At Upside, we’ve spent literally thousands of hours thinking about this very topic: how to be a better investor.
Initially, we focused on professional analysts and portfolio managers, we collected data… tonnes of it. First, ex-post: analysing actual returns after they have occurred. Then we started to realise we were missing the most valuable insights: Ex-ante, working to predict future events. The things unsaid.
But then we were posed a challenge: how would you make a first-time investor better?
Well, that is a little like asking how do you get someone coming to the gym for the first-time fitter?
We started to break it down.
What is it that you want to achieve? A six-pack for your holiday (even if domestic, given travel now)? Recover from injury? Flexibility? The list is quite exhaustive.
In investing terms, it is similar. Is the money part of a long-term nest egg that you want to compound? Something you plan to add to regularly? Or is it to meet a much closer near-term goal? A holiday perhaps, or a new car.
The first step in the investing journey is understanding what you want to get out of it. Only by understanding this seemingly simple question can we progress.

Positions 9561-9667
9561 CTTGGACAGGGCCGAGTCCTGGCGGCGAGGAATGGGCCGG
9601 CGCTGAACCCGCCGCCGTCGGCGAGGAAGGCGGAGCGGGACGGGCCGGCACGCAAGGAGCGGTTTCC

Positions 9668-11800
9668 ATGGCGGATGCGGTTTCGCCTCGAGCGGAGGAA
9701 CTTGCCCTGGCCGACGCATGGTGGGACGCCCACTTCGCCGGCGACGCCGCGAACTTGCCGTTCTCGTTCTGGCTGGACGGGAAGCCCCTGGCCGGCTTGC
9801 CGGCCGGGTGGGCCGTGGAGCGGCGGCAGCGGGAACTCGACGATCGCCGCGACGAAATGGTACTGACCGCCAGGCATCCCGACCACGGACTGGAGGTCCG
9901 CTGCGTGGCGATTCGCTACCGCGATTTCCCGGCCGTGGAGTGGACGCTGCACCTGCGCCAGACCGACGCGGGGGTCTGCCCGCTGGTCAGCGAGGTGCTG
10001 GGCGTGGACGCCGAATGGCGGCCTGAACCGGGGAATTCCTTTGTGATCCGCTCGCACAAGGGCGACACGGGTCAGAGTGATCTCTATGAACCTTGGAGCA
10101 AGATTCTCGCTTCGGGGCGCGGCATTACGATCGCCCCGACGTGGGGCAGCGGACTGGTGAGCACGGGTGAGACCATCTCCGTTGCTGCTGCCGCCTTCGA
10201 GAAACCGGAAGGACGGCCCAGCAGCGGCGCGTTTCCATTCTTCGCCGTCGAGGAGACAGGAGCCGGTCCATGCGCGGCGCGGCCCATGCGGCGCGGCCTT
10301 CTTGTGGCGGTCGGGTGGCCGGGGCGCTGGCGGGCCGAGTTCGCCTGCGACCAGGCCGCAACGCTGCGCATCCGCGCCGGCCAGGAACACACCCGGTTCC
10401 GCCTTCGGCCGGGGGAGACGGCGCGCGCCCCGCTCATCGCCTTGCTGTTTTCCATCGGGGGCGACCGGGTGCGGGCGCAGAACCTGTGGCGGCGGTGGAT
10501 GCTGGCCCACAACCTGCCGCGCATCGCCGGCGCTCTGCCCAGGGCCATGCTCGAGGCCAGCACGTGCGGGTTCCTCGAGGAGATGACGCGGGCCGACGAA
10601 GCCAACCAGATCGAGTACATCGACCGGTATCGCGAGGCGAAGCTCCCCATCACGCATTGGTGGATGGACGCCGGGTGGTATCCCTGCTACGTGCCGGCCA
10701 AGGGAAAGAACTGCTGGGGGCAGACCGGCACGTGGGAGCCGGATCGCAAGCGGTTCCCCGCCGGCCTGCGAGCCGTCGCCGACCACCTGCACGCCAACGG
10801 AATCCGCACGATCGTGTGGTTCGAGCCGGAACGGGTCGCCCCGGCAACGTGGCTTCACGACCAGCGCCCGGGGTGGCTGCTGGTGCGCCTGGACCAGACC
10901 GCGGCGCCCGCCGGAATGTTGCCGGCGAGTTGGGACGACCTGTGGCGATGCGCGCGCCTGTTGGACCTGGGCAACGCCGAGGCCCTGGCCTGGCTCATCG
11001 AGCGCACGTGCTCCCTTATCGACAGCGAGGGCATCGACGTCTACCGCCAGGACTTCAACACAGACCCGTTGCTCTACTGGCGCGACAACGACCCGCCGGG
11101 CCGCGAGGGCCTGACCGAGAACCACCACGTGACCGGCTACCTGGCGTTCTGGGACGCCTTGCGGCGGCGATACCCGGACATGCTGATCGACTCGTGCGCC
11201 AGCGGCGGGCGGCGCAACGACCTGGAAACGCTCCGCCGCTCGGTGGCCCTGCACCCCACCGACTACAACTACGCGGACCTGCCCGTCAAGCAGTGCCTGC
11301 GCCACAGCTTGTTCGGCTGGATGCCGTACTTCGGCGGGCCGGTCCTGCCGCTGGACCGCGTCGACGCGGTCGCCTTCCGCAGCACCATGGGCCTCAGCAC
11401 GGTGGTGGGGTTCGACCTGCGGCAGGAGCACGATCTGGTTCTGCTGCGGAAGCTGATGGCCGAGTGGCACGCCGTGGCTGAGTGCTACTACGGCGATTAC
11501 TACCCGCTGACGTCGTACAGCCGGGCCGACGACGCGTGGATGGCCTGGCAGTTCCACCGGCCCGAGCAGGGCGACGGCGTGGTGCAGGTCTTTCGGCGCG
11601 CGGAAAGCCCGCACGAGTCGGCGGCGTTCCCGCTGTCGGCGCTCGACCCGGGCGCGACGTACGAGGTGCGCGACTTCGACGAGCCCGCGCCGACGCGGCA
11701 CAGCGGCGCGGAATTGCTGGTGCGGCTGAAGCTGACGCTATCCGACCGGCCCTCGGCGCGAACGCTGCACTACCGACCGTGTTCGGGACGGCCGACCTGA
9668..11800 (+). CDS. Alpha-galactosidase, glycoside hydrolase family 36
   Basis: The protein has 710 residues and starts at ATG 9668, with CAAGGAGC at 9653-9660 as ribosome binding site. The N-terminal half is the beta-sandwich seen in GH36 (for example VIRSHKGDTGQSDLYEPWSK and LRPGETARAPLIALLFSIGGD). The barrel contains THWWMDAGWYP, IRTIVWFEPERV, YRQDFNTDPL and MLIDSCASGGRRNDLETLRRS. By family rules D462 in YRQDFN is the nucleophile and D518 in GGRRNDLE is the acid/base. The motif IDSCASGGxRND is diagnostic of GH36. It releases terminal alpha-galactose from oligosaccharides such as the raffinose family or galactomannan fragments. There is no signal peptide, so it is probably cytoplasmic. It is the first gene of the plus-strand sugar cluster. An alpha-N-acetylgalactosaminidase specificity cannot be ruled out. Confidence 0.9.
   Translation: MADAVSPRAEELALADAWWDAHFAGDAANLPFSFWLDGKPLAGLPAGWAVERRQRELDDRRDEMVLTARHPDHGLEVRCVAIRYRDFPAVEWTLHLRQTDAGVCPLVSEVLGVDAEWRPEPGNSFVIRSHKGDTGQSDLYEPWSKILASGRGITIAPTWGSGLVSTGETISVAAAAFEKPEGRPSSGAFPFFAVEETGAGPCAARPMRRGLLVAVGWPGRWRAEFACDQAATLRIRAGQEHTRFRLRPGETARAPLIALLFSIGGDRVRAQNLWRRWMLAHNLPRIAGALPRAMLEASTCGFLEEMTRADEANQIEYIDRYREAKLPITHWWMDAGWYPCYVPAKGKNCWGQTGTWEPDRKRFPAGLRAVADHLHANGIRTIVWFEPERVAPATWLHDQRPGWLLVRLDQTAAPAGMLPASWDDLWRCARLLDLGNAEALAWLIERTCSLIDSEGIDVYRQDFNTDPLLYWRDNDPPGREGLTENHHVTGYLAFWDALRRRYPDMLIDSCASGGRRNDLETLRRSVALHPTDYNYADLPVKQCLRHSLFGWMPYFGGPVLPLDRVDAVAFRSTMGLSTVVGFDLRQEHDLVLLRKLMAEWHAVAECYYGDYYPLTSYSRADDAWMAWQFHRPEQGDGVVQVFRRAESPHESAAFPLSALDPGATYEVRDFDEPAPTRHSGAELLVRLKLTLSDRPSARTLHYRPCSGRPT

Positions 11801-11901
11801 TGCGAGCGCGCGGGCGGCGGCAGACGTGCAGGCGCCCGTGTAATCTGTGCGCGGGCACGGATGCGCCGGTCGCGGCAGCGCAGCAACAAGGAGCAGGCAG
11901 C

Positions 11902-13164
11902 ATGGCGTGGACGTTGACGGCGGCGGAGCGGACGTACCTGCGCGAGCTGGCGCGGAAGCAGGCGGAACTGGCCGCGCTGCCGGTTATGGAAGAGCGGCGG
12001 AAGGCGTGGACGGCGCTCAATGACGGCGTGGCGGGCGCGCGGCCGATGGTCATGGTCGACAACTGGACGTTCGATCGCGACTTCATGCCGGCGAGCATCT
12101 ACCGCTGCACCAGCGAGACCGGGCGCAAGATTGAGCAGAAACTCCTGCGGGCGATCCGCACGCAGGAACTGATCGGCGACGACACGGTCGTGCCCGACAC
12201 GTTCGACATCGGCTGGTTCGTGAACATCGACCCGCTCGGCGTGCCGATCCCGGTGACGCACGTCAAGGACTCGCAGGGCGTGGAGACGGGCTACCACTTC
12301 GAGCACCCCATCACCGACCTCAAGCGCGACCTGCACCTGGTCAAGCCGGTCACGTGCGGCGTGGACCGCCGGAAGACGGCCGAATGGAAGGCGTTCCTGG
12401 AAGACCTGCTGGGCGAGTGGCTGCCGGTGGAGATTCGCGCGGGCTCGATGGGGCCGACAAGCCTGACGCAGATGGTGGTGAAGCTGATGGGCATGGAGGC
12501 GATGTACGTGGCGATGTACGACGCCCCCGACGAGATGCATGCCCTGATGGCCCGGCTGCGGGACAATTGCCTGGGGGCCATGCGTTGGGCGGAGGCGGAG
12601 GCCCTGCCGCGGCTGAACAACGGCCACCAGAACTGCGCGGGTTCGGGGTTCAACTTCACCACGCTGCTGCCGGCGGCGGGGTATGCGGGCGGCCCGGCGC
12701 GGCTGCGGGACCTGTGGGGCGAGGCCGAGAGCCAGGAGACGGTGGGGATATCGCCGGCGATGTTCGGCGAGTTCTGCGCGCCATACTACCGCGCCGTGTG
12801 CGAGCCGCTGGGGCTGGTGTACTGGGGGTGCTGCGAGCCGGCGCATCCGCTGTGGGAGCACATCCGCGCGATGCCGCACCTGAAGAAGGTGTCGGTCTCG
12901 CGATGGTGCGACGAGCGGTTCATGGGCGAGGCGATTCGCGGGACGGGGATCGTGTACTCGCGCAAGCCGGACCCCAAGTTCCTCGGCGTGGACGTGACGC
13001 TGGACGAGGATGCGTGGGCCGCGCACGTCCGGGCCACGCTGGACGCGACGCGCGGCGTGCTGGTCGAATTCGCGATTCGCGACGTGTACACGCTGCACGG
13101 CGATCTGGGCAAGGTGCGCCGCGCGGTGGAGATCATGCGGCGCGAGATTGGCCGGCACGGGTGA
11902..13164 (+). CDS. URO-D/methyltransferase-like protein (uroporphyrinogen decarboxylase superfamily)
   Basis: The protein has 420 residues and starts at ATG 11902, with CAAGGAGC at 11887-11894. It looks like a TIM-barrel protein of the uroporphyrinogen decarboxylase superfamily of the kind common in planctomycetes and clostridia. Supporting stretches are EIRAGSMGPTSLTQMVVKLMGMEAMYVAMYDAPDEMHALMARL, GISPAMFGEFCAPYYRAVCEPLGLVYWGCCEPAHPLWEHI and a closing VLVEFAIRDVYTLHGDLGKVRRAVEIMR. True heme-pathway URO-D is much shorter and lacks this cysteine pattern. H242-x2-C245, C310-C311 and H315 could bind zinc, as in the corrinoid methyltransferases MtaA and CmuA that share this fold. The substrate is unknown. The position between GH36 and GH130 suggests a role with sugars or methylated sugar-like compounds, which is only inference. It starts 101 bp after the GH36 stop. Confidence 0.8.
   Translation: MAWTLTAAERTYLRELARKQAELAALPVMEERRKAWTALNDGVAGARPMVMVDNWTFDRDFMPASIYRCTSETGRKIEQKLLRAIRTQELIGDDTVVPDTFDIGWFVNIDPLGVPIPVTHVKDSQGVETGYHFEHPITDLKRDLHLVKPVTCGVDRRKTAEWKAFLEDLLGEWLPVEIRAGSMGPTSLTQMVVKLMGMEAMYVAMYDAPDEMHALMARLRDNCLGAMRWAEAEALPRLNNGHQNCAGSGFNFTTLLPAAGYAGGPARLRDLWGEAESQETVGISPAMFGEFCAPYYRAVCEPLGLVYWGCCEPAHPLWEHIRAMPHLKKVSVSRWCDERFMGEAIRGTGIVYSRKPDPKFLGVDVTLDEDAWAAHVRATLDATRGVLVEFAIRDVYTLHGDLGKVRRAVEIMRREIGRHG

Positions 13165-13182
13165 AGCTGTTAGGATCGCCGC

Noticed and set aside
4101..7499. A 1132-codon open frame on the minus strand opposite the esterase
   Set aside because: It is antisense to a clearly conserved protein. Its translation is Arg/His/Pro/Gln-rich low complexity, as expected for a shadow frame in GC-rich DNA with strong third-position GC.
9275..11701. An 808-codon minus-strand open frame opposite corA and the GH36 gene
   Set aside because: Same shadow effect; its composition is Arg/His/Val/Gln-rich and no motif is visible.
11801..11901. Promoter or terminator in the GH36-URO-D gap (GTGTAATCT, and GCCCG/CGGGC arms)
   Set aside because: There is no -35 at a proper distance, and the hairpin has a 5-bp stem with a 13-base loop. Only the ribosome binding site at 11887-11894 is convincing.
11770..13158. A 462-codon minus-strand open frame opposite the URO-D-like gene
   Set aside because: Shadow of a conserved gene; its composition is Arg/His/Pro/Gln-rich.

The next question is around losing, and my friend, portfolio manager ATEC talks about this a lot.
We need to understand that to invest is to lose. More specifically, to control loss. That might sound odd, but it goes to the heart of it.
How you lose, how you react to losing will define how you invest, and how successful you are. The GREAT investors have a process or an instinct that they refine over decades to deal with exactly this.
Winning is easy. Losing… now that’s the special sauce.
And the truth is, your answer will change. It will change based on your circumstances, the amounts and the timing. To start on your investing journey then, like setting out to get that downward dog pose nailed, requires repetition, a strategy, and an expectation of failure.
Once you set your mind to the pain of the gym, you are much better able to progress and improve. The same is true with investing. It requires work, repetition, process and above all a fixed understanding that you will be wrong a lot.
I’ll cover data and processes next time.
You can read more articles by our Founder and CEO, along with the original article here.